Let the Winning Continue!

Trump famously boasted in 2016 that there’d be so much winning that we’d get tired of all the winning. The last week has seen so much winning that not even the most extravagant NFL end zone celebration can express it.

First, last Thursday, Constitution Day, Trump took direct aim at the pernicious 1619 Project, and announced his plan to have a 1776 Commission to confront the 1619 Project directly. The left naturally freaked out, but amazingly the NY Times is suddenly backtracking from a few of the more egregious claims the 1619 Project contained. (More on this in a separate post.)

Then on Friday we got Secretary Betsy DeVos’s letter to Princeton that Paul is covering, saying that if Princeton is serious about its complicity in racism then it may well be in violation of civil rights laws and risks forfeiting its federal aid. More of this please! I hope and expect that the general counsels of a great many virtue-signaling universities will receive similar letters soon.

Then today the Justice Department designated New York City, Portland, and Seattle to be “anarchist cities” that, because they fail systematically to protect the civil rights of their citizens, may have to forfeit federal aid:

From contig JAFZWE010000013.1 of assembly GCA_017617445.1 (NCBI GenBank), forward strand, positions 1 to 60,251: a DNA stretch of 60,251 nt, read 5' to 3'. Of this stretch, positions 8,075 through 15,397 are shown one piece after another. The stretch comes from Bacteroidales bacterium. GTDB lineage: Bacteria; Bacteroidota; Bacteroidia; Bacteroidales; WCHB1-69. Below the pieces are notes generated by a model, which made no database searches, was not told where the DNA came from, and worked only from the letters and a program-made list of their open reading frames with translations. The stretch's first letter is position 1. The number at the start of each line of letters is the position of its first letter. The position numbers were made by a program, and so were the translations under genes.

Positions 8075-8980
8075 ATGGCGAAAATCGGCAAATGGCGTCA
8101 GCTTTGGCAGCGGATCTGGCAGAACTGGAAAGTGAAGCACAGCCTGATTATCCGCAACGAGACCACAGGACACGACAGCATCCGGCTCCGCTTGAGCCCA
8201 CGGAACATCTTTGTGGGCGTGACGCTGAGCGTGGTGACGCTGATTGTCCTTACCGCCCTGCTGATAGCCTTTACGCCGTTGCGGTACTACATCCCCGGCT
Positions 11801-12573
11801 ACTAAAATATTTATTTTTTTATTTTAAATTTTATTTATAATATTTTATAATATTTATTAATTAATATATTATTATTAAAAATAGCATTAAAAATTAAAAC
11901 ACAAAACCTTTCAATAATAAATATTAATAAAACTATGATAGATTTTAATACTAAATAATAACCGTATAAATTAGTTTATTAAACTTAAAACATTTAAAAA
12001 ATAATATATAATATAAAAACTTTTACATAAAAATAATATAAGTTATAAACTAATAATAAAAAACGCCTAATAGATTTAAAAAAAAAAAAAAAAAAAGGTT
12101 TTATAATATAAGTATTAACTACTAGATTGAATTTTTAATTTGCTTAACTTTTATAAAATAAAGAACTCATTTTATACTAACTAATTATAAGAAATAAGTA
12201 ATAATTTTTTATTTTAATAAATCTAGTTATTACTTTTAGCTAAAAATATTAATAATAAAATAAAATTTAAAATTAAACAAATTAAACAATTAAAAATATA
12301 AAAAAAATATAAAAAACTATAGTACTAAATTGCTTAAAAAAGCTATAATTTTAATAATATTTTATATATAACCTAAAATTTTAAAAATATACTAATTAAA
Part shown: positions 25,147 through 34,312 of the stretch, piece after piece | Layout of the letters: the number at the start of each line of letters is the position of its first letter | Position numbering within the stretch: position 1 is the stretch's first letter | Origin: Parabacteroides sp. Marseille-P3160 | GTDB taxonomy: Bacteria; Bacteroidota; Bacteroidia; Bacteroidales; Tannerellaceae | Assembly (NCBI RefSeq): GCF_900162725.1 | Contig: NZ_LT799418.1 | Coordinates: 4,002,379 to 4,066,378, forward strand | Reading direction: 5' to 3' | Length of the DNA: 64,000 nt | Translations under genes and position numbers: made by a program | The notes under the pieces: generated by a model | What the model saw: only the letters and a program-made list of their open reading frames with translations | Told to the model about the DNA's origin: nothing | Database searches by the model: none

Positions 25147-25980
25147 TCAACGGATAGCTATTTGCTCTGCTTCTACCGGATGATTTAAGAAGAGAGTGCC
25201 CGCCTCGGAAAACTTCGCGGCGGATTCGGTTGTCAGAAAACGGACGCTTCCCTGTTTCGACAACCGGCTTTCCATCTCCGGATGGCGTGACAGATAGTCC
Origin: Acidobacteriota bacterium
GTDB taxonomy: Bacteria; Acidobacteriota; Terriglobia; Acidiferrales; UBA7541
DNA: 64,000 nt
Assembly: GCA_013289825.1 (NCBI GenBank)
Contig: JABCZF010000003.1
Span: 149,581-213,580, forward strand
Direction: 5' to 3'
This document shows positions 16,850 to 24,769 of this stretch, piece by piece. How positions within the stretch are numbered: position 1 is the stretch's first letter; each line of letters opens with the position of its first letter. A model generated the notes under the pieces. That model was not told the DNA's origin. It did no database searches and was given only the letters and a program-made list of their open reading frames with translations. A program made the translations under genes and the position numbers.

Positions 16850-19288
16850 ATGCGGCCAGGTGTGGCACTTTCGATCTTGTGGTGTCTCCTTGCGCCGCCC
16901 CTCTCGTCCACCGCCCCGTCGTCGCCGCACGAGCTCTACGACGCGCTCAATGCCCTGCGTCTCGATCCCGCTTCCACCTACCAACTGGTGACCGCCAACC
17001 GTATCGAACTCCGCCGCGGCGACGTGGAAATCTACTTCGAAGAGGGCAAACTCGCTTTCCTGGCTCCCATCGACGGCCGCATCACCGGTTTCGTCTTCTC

“The U.S. Department of Justice today identified the following three jurisdictions that have permitted violence and destruction of property to persist and have refused to undertake reasonable measures to counteract criminal activities: New York City; Portland, Oregon; and Seattle, Washington. The Department of Justice is continuing to work to identify jurisdictions that meet the criteria set out in the President’s Memorandum and will periodically update the list of selected jurisdictions as required therein. . . The list was published on DOJ’s website today in response to President Trump’s memorandum of September 2, 2020, entitled ‘Memorandum on Reviewing Funding to State and Local Government Recipients That Are Permitting Anarchy, Violence, and Destruction in American Cities.'”